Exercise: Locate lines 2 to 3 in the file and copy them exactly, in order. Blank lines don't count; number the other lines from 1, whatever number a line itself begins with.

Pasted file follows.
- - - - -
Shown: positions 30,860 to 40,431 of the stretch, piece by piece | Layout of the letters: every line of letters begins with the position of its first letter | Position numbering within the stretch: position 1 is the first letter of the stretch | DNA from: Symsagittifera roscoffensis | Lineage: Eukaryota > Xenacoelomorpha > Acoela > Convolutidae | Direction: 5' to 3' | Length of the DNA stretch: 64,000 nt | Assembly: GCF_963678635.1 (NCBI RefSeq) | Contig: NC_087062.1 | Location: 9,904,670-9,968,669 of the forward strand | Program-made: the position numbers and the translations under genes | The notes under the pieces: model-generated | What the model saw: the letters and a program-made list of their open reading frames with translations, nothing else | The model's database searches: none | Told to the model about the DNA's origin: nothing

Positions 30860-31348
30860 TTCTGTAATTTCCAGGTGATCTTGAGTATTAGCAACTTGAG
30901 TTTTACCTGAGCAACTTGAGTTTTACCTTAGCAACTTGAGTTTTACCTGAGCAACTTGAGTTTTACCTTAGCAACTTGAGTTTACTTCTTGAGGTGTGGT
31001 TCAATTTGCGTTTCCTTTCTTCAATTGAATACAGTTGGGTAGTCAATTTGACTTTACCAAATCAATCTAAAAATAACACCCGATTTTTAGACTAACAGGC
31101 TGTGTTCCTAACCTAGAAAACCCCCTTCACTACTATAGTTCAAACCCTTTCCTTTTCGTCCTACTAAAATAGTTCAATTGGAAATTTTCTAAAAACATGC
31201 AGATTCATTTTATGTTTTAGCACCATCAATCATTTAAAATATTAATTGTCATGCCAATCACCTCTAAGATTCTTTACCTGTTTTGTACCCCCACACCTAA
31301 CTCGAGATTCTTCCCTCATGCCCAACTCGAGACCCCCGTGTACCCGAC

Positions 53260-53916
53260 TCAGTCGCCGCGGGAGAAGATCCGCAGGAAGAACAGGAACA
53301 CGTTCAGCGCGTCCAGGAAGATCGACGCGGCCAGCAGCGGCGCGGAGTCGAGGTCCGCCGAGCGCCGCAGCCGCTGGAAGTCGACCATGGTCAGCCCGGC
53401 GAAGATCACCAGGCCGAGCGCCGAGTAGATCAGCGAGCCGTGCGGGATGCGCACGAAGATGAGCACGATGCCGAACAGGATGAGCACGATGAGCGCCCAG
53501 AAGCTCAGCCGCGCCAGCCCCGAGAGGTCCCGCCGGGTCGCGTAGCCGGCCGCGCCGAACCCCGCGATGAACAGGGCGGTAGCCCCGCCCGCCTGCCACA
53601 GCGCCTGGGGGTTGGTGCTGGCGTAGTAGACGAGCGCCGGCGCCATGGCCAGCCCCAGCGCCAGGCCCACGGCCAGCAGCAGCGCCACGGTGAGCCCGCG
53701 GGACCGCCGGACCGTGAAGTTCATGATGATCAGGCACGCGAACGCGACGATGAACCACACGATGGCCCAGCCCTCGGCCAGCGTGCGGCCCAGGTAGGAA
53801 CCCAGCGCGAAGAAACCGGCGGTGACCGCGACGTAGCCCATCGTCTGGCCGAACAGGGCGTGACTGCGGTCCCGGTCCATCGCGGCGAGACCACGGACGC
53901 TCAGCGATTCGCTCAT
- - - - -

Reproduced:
Positions 30860-31348
30860 TTCTGTAATTTCCAGGTGATCTTGAGTATTAGCAACTTGAG